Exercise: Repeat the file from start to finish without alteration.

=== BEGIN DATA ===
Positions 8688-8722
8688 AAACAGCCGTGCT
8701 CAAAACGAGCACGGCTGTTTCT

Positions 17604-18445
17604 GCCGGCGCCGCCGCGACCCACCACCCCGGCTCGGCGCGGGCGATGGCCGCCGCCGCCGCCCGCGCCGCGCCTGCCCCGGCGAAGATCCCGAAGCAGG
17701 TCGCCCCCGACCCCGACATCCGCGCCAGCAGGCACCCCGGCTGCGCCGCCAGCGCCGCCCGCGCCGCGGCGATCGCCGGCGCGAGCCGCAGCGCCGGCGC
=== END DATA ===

Positions 8688-8722
8688 AAACAGCCGTGCT
8701 CAAAACGAGCACGGCTGTTTCT

Positions 17604-18445
17604 GCCGGCGCCGCCGCGACCCACCACCCCGGCTCGGCGCGGGCGATGGCCGCCGCCGCCGCCCGCGCCGCGCCTGCCCCGGCGAAGATCCCGAAGCAGG
17701 TCGCCCCCGACCCCGACATCCGCGCCAGCAGGCACCCCGGCTGCGCCGCCAGCGCCGCCCGCGCCGCGGCGATCGCCGGCGCGAGCCGCAGCGCCGGCGC